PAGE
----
We are all familiar with the adjective 'Yellow Newspaper' or 'മഞ്ഞപ്പത്രം'. A yellow newspaper refers to one which runs behind sensationalism, uses distorted stories, biased opinions and misleading photographs in a crazy attempt to increase circulation.
But do you know how this word 'Yellow Journalism' came to use?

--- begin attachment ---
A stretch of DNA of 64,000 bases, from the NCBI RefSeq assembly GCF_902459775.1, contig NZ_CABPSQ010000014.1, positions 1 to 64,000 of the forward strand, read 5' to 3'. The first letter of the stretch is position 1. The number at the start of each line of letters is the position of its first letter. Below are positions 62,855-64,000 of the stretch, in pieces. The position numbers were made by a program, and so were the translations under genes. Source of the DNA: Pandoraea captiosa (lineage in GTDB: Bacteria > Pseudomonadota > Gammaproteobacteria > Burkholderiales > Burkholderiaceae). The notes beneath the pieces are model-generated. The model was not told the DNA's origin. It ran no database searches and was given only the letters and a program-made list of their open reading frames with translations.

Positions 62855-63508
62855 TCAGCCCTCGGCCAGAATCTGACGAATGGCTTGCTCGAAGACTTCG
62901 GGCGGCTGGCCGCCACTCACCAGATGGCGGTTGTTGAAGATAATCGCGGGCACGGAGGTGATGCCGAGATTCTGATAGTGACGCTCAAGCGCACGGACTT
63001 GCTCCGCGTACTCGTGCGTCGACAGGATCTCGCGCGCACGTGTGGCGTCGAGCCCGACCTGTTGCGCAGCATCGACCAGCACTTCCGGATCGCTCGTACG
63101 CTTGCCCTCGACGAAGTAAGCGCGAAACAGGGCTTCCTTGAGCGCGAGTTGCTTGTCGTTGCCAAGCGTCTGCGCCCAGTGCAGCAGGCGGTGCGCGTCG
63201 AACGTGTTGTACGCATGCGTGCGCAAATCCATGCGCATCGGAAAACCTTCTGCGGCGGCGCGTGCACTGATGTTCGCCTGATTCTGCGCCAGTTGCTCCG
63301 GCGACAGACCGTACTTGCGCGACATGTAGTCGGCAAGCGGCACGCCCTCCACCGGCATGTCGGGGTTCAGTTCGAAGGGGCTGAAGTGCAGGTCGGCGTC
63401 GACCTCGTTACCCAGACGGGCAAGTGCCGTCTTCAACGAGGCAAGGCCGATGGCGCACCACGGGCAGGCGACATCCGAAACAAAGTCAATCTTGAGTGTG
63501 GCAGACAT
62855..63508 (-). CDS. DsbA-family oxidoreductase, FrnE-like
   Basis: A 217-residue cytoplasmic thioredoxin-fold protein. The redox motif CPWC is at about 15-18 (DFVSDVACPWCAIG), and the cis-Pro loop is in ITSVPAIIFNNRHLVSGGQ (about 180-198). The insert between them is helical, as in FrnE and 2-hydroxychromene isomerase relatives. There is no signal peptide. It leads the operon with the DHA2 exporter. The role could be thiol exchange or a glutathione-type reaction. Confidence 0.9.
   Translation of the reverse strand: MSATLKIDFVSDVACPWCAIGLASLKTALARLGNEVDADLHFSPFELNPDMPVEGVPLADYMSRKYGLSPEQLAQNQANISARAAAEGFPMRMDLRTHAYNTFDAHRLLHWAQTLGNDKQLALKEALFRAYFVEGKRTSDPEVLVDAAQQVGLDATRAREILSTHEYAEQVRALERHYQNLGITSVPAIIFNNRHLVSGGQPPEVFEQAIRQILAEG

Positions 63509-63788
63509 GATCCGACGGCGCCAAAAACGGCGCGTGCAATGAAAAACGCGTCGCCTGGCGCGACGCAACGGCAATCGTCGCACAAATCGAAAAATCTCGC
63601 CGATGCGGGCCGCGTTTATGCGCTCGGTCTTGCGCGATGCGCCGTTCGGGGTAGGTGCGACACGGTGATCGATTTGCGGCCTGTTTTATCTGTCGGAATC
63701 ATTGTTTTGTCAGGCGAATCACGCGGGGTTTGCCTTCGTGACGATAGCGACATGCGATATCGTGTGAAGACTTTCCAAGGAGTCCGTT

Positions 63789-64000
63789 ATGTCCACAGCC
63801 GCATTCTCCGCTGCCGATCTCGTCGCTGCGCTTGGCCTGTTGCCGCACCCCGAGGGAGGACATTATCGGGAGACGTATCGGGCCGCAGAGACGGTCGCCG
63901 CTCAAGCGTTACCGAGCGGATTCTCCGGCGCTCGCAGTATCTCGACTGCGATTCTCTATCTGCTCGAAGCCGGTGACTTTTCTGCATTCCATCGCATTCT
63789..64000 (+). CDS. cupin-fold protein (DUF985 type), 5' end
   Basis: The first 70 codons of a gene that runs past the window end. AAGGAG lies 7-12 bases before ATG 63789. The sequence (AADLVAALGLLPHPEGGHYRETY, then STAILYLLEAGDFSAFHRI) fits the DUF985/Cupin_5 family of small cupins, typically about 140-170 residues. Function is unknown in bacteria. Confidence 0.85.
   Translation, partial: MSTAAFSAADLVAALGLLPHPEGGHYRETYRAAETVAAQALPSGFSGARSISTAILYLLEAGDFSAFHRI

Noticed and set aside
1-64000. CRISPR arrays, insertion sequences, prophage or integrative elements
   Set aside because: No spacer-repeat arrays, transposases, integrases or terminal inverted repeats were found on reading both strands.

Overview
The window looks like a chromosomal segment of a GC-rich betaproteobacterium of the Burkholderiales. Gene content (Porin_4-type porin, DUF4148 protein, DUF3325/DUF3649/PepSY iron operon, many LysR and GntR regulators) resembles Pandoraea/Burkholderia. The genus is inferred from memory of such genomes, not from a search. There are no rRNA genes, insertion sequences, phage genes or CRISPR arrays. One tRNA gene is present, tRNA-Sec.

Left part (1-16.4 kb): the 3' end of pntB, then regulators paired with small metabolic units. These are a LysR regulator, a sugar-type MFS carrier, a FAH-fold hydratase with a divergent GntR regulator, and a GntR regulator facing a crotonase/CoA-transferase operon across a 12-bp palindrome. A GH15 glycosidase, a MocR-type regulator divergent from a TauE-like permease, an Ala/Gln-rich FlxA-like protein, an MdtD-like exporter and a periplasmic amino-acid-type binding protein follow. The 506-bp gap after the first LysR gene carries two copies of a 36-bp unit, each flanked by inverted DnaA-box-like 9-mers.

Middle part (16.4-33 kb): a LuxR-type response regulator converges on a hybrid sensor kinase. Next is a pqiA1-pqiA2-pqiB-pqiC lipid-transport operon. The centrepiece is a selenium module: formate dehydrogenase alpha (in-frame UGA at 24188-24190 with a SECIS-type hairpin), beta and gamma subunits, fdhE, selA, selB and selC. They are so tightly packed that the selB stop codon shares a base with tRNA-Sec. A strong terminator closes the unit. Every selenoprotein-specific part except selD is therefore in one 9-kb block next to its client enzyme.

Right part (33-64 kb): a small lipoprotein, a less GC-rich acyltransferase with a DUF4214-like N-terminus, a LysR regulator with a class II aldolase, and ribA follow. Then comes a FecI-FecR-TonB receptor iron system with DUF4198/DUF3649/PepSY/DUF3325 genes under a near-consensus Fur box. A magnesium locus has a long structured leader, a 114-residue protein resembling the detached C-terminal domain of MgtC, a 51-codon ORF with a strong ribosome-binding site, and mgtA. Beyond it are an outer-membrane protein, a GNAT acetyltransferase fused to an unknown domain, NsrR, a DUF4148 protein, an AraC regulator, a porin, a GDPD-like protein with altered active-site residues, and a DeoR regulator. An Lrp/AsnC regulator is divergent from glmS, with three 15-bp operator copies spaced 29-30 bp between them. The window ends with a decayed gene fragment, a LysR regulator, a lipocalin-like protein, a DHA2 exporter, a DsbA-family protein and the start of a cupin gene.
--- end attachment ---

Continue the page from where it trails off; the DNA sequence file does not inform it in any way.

Here is the story: In the 1880's, during the Industrial revolution machinery became so cheap that publishers could print enormous copies of dailies easily. This had stimulated an unhealthy spirit to increase circulation among the newspapers. At that time, there were two leading newspapers in New York, The New York World run by Joseph Pulitzer and The New York Journal run by William Hearst. Pulitzer's World had a very popular comic series by cartoonist Robert Outcault called 'Hogan's Alley' featuring a character 'Yellow Kid'. But this fellow Hearst simply hired Outcault and another staff member of New York World and began printing 'Yellow Kid' in his Journal. Pulitzer got angry on this. What he did was, he hired another cartoonist and started printing 'Yellow Kid' in his front page! This comic strip used a special, non-smear yellow ink. On seeing this silly fight between Pulitzer and Hearst, the critics coined a word 'Yellow Journalism' referring to the significance of the cartoon.